Skip to content

Climate Targets Threaten Germany’s Prosperity, Ministry of Economy Warns

Jan Dams, Die Welt

Germany will miss its 2030 climate targets by a mile. This emerges from calculations by the Federal Ministry of Economics. Trying to do so would risk Germany’s economic prosperity.

Experts at the Federal Ministry of Economics have written an eight-page briefing paper for  participants at the exploratory coalition talks currently underway in Berlin. The paper’s main conclusion: Germany will miss its climate targets by a mile. From an economic point of view, it is impossible to achieve the 2030 goals which were promised by the outgoing CDU-SPD coalition government. Trying to do so would risk the economic prosperity of the country.

The paper, a copy of which WELT has obtained, states:

“According to the current estimate for the year 2016 the level of greenhouse gas emissions since 1990 – i.e. in more than 25 years – has been reduced by about 28 percent.” For the remaining 13 years until 2030, Germany has set itself the goal of reducing emissions by further 27 percent. “In order to achieve this target, the level of reduction per year would have to be almost twice as high as in the past 26 years.” This is an “extremely ambitious – more precisely – not realisable goal”.

Worse still, the experts warn against accelerating the implementation of the 2030 targets to the detriment of Germany’s industry which has already had done a lot. When it comes to policies in the industrial sector the fact should be taken into account that German industry, unlike other sectors, is particularly exposed to international competition and that any additional costs for CO2 reduction directly undermine the competitiveness of industry. There is a risk that important industries will migrate to countries where there are fewer environmental regulations. A significantly stronger reduction of CO2 emissions “by 2020 would only be possible by partial de-industrialisation of Germany.”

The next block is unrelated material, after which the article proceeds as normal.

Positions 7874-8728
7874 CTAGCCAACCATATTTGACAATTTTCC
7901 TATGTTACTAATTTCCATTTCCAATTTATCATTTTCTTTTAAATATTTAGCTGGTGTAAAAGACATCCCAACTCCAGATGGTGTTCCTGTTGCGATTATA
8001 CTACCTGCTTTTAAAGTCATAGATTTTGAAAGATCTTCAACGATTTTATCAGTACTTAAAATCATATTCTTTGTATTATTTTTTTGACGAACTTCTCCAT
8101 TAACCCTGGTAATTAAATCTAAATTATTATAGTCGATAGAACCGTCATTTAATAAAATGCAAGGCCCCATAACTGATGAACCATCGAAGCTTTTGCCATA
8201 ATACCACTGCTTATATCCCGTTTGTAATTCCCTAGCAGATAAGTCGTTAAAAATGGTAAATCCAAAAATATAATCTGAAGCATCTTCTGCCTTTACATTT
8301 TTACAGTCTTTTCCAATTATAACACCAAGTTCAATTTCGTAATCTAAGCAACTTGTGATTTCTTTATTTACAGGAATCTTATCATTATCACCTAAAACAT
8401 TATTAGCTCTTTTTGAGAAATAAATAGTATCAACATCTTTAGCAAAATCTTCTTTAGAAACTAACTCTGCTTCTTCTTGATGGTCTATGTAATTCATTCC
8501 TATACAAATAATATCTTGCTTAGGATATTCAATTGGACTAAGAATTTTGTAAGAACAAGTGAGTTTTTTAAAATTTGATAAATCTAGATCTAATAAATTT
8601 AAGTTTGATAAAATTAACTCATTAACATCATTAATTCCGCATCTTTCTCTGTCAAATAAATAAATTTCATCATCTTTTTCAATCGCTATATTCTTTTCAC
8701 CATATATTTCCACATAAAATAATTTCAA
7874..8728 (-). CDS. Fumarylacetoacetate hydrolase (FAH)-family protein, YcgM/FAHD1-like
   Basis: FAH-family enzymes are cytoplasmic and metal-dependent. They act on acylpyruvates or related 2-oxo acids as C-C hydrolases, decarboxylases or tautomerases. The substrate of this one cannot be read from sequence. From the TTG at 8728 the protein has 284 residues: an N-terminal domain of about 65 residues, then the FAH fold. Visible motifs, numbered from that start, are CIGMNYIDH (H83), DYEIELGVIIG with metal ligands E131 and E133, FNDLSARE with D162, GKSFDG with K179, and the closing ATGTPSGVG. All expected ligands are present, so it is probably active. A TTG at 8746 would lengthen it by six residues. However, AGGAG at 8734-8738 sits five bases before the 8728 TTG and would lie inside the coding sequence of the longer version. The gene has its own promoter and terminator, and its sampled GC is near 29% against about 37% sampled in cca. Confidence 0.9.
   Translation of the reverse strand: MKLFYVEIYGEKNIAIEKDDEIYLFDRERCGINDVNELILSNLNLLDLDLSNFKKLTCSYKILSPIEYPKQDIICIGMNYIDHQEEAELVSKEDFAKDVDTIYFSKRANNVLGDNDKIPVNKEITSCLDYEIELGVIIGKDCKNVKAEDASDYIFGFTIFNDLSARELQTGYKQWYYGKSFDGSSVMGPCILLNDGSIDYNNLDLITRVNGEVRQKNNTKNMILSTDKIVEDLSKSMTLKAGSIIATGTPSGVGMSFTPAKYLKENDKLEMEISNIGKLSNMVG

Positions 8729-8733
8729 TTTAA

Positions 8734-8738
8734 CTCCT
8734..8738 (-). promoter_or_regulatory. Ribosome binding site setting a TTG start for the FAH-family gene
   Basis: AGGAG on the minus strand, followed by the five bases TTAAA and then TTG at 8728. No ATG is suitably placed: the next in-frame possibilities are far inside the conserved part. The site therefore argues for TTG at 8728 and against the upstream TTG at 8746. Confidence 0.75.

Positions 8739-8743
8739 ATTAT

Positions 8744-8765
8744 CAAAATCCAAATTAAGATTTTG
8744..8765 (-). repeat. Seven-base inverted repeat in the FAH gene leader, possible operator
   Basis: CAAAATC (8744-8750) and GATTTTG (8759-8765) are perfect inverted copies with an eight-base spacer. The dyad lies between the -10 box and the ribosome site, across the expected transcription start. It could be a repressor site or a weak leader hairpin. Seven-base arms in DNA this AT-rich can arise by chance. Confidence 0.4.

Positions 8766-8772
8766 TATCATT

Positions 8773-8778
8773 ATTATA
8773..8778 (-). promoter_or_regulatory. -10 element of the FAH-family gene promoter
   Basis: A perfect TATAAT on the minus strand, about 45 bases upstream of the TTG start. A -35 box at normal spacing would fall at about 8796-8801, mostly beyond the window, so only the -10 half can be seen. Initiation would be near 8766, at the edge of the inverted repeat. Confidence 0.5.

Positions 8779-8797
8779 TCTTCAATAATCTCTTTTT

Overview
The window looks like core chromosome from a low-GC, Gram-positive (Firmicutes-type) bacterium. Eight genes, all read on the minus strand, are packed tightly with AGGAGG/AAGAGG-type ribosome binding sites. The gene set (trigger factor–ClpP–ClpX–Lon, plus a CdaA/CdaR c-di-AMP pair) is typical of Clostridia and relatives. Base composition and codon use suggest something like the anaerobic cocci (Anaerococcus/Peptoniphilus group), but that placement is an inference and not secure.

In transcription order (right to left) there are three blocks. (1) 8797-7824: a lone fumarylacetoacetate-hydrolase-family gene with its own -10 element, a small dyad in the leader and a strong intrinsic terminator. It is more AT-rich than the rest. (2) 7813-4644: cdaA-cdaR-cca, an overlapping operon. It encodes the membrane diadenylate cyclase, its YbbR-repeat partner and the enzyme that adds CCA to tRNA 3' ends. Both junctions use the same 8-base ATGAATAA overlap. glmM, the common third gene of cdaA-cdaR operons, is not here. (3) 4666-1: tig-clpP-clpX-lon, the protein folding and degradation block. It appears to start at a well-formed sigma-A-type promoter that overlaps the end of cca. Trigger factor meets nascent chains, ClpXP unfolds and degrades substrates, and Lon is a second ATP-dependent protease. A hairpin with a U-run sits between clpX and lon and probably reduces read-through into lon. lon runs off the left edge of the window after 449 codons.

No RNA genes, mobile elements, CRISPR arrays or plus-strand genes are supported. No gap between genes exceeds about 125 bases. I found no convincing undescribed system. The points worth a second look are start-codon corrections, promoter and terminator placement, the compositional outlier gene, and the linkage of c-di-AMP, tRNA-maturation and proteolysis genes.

This is a prospect feared particularly by the Liberal Party (FDP) and the Christian Democrats (CDU) in the coalition talks. All parties must budge now, Michael Theurer of the Liberals is demanding. “The climate targets of the grand coalition government are unrealistic.” The CDU must acknowledge that. The Greens, on the other hand, should realise that unilateralism would not help the climate but endanger Germany’s prosperity. And his party would have to acknowledge that ambitious climate targets are needed.

All the same, the Green Party is showing willingness to compromise. Among other issues, the Greens so far had demanded a rigorous closure of coal-fired power plants and a fixed time for the end of the internal combustion engine. The latter, at least, has been abandoned by party leader Cem Özdemir.

Which is good, because the briefing paper by the outgoing Federal Government does not only warn of the consequences for the industry, if the climate targets should be achieved at any price. According to recent forecasts, the Federal Republic misses will miss its 2020 climate targets by five to six percent. And there is hardly any realistic chance to change that. A quick exit from coal-fired power generation, as demanded by the Greens, would result in social problems. First of all, an economic perspective for affected mining regions would have to be developed.

Not least because coal-fired power plants are also an important factor for stable electricity supply to the economy. Carsten Linnemann, Chairman of the CDU’s Business Association, is therefore calling for the Federal Network Agency to be included in the coalition talks. “They are the only ones who can calculate the consequences of individual measures for base-load electricity and energy prices,” he says. “The implementation of climate targets must not lead to a decline of the industrial share in Germany’s economy.”

The German Industry Association (BDI) is even more drastic in its demands: To be sure, the government has formulated the goal of reducing national greenhouse gas emissions by 80 to 95 percent by 2050 compared to 1990. “The national 95-percent target must be abandoned if no comparably ambitious target can be achieved at global level,” a BDI paper concludes. The financing of investment would have to be on the political agenda. Additional investments of at least 1.5 trillion euros would be necessary for the 80% target alone.

Translation GWPF

Full story (in German)